Stop Spinning Your Wheels: Five Simple Steps to Truly Boost Your Health!

Taking control of one’s health and well-being can be a challenge. Many people find themselves trying to do the right things, like eating well and exercising regularly, only to find that they are not making the progress they hoped for. The problem is that they are merely trying, not actually doing. It may seem like a small distinction, but it can make all the difference in the world.

Our culture has taught us to rely on others, like doctors, coaches, and therapists, to take care of us. While these professionals can undoubtedly help, they can only do so much. Most of the healing process, whether physically or mentally, occurs during our personal time. This means that the responsibility for our health and well-being ultimately falls on our shoulders.

To shift from trying to doing, it is crucial to take a step back and recognize that health and illness exist along a continuum. Health is a process that takes time and requires effort, with the majority of that effort coming from our day-to-day actions, not the occasional doctor’s visit or therapy session. It’s important to keep these five facts in mind:

  1. Health and illness are at opposite ends of a spectrum.
  2. Health is a process that takes time.
  3. Most of the healing happens during our personal time, not during appointments or therapy sessions.
  4. The responsibility for doing the daily work required to maintain health falls entirely on the individual.
  5. You can change your outcomes once you change your mindset.

Understanding the Continuum of Health and Illness

The idea that health and illness exist along a spectrum is important because it emphasizes that there are varying degrees of both, and that we are not destined to be either completely healthy or completely sick. In other words, we have some control over where we fall on this spectrum.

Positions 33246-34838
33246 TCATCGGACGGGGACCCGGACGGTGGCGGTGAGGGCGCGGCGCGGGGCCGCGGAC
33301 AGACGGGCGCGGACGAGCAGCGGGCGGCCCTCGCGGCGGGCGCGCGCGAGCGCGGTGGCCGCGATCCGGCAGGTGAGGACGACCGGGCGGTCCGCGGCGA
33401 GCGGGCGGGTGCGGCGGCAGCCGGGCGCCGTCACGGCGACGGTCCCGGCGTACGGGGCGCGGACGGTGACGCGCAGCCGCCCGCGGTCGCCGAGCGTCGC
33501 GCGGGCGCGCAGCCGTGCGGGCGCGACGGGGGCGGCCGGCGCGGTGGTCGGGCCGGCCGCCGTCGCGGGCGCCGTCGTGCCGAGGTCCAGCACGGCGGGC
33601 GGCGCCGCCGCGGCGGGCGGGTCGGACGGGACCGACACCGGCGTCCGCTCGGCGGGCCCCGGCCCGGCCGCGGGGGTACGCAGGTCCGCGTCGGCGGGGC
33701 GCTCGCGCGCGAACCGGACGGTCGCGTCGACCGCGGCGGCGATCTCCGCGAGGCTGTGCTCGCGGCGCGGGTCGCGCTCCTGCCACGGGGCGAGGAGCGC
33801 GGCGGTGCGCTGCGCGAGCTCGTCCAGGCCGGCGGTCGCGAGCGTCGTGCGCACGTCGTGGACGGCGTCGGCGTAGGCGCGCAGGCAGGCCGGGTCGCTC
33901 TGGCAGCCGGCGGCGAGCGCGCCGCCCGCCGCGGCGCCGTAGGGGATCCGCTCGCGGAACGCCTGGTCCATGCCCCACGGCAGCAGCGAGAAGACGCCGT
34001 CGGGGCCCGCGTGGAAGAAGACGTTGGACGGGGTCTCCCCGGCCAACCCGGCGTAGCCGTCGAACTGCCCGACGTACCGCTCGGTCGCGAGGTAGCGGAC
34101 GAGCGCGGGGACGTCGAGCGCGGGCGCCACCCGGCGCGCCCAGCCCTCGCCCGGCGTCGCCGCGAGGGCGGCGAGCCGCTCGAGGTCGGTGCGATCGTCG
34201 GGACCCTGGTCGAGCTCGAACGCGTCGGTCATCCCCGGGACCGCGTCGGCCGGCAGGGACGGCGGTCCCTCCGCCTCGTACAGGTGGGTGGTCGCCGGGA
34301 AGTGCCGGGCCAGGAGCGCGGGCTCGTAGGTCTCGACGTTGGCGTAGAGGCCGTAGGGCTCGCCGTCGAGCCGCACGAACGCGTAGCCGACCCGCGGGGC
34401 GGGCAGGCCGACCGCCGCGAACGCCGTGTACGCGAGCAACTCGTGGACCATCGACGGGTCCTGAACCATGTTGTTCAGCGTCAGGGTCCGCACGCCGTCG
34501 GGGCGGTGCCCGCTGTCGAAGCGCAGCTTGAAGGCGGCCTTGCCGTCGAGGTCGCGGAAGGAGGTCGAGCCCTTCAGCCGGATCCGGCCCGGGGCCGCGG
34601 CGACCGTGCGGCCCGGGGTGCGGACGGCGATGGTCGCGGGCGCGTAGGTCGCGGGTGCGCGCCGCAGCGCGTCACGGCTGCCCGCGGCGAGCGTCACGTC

For example, chronic headaches don’t just appear out of nowhere. They begin for a reason, and if left unaddressed, they can become more frequent and severe over time. Similarly, taking pain medication for a headache might provide temporary relief, but it does nothing to address the root cause, leading to recurring headaches.

Embracing the Process of Health

Since health and illness fall along a continuum, improving one’s health is also a process. Improving our blood sugar levels or managing pain might be temporary if we don’t take the time to understand our bodies and figure out what additional actions are needed. This means implementing a diverse set of practices, such as:

  • Getting adequate sleep
  • Engaging in regular exercise
  • Managing stress
  • Weaning off medications when appropriate
  • Supplementing with nutrients
  • Eating whole, organic foods
  • Stretching and maintaining mobility
  • Practicing meditation or deep breathing exercises

Taking Personal Responsibility for Health

As mentioned before, the burden of maintaining our health largely falls on our shoulders. While doctors and other healthcare professionals can certainly help, they can only do so much for us. Integrating daily habits that promote physical and mental well-being is key to making progress in our health journey.

This means being intentional with how we structure our days, setting aside time for exercise, meal planning and cooking, taking supplements, managing stress, and ensuring that we are getting enough sleep. If we’re not taking these personal responsibilities seriously, it’s unlikely that we’ll see the progress we desire.

Changing Your Mindset about Health

One of the most significant hurdles to overcome when transitioning from a “trying” mindset to a “doing” mindset is reframing how we think about our health. We must recognize that our health is not solely in the hands of our doctors and therapists – it’s in our hands as well.

To make this change, start by identifying the actions you need to take to improve your health. Write down an accompanying specific process for each action, such as shopping for organic produce or scheduling time for exercise. Once you have a comprehensive list, work on integrating these actions into your daily routine.

It might be challenging at first, but persisting with these new habits will make a world of difference in your health and well-being. Remember that health is a lifelong process that requires continuous effort, and it starts with changing your mindset from simply trying to actively doing.

In conclusion, the key to taking control of your health and well-being lies in understanding that good health is not an end destination, but rather a continuous process. By recognizing that maintaining health is largely dependent on our daily habits and taking responsibility for making these changes, we can shift from merely trying to actively doing, ultimately leading to better outcomes and a healthier, happier life.